Despite the introduction of these standards, recent research conducted in a single Australian public hospital indicated more than half of junior doctors thought that current handover practices remained inefficient. More than 69% reported challenges in keeping track of the information they were handed over which was usually paper-based. Electronic handover methods including the use of a structured template were considered advantageous6.

Clinical handover in the outpatient setting

Clinical handover from hospitals to GPs is done inconsistently and poorly. Few patients leave hospital with an effective clinical handover7. Discharge information is often provided as unfiltered, raw data on discharge summaries but is rarely provided in a succinct, real-time fashion at the time of patient discharge, greatly reducing its relevance.

Enter Foxo

A one approach fits all approach is clearly not possible in something as complex as patient care and clinical handover. The type and approach of handover must be tailored to the clinical situation. Organisations must develop structured handover processes and provide appropriate leadership and ongoing training to clinicians. The use of verbal communication, ideally face-to-face, will always remain the gold standard but this should be supplemented with written documentation where possible. Digital solutions including mobile messaging solutions such as Foxo enhance the clinical handover process by providing encrypted communication across organisational boundaries. Real-time patient-centric messaging and activity logs identifying every clinician involved in the patient journey provide efficient, transparent, and accountable communication. To learn more about Foxo, including the dedicated clinical handover feature visit here. Alternatively, if you are ready to get started, set up your free account here at www.foxo.com.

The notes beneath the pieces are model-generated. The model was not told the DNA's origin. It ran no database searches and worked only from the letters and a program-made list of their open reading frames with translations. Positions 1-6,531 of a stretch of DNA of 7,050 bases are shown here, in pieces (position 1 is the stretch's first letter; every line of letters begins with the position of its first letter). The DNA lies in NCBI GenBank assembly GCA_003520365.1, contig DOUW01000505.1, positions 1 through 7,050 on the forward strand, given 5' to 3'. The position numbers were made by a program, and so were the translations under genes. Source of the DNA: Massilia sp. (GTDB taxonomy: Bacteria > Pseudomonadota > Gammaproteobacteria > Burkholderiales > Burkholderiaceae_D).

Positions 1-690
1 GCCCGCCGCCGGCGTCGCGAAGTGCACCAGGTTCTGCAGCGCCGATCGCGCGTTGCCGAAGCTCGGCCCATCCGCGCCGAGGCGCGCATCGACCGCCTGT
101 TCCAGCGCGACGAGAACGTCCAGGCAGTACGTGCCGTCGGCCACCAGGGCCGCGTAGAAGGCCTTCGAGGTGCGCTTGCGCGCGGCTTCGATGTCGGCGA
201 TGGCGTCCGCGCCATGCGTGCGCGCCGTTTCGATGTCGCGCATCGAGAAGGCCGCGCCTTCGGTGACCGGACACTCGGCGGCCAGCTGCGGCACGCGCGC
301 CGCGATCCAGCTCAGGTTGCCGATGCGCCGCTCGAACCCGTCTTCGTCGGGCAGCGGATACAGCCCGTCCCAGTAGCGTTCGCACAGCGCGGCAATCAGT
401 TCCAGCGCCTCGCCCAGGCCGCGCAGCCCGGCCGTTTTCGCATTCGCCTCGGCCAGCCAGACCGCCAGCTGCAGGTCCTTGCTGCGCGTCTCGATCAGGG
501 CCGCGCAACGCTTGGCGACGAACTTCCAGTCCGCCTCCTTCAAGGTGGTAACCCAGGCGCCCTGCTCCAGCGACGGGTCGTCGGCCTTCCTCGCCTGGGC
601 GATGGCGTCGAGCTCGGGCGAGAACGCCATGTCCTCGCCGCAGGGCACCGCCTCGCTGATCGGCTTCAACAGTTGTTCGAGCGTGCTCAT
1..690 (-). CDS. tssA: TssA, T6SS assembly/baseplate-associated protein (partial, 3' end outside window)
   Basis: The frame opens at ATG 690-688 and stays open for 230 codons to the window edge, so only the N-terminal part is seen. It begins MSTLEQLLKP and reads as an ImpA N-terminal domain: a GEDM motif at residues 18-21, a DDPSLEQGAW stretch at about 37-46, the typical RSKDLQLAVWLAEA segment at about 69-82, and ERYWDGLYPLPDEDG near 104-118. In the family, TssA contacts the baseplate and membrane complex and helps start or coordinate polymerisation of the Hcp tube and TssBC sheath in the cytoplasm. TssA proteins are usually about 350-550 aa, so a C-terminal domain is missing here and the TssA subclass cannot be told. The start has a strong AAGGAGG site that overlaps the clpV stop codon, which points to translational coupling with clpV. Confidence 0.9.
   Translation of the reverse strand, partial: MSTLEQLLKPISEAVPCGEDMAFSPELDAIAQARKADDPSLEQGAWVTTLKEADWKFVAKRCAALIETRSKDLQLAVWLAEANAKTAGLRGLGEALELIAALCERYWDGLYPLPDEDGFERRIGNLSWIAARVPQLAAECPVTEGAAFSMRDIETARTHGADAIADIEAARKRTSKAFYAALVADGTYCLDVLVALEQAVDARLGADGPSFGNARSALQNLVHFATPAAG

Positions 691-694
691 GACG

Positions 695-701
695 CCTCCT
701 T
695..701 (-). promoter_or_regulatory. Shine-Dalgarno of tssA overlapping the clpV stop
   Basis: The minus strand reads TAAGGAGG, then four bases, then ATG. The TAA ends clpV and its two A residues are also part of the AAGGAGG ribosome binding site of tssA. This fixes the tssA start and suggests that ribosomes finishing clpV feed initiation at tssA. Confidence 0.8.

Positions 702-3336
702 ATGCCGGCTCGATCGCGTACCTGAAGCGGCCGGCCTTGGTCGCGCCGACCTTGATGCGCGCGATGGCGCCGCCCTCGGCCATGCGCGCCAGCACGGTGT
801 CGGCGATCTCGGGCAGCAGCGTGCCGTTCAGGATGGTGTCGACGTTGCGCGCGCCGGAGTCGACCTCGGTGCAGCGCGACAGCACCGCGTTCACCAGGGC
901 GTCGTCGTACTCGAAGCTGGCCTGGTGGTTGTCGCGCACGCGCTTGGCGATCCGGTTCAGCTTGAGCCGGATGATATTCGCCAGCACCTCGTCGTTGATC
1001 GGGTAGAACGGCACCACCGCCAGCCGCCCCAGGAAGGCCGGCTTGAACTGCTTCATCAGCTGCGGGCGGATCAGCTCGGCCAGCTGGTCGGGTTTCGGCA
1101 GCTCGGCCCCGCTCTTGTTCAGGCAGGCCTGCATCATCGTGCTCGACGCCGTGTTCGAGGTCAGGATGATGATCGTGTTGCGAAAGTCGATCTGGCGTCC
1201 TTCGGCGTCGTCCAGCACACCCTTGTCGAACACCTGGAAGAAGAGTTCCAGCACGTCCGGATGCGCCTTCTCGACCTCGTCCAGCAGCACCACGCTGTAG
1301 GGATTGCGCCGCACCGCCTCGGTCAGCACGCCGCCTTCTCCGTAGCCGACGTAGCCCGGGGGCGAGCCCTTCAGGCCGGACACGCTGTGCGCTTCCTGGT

Suggested reading:

  1. Australian Medical Association. Safe Handover: Safe Patients. Guidance on clinical handover for clinicians and managers, 2006.
  2. National Safety and Quality Health Service Standards 2nd Edition

References:

  1. Wilson, RM et al The Quality in Australian Healthcare study Med J Aust 1995 Nov (6) 163 (9): 458-471
  2. https://www.abc.net.au/worldtoday/content/2013/s3778256.htm
  3. Zinn C. 14,000 preventable deaths in Australia. BMJ, 1995, 310:1487.
  4. Root causes of sentinel events, all categories. Oakbrook, IL: Joint Commission, 2006 (http://www.jointcommission.org/NR/rdonlyres/FA465646-5F5F-4543-AC8F-E8AF6571E372/0/root_cause_se.jpg, accessed 12 June 2006).
  5. Standard 6 Clinical Handover Safety and Quality Improvement Guide October 2012 Australian Commission on Safety and Quality in Healthcare.
  6. Pascoe, H, et al Clinical handover: An audit from Australia Australas Med J. 2014; 7(9): 363-371
  7. Australian Institute of Health and Welfare. Australia’s Health 2006. Canberra, 2006.’
  8. Bomba D & Prakash R. A description of handover processes in an Australian public hospital. Australian Health Review. February 2005; 29: 68-79.
  9. Mclean Katrina et al GPs want clinical handovers, not discharge summaries. Insight March 2018.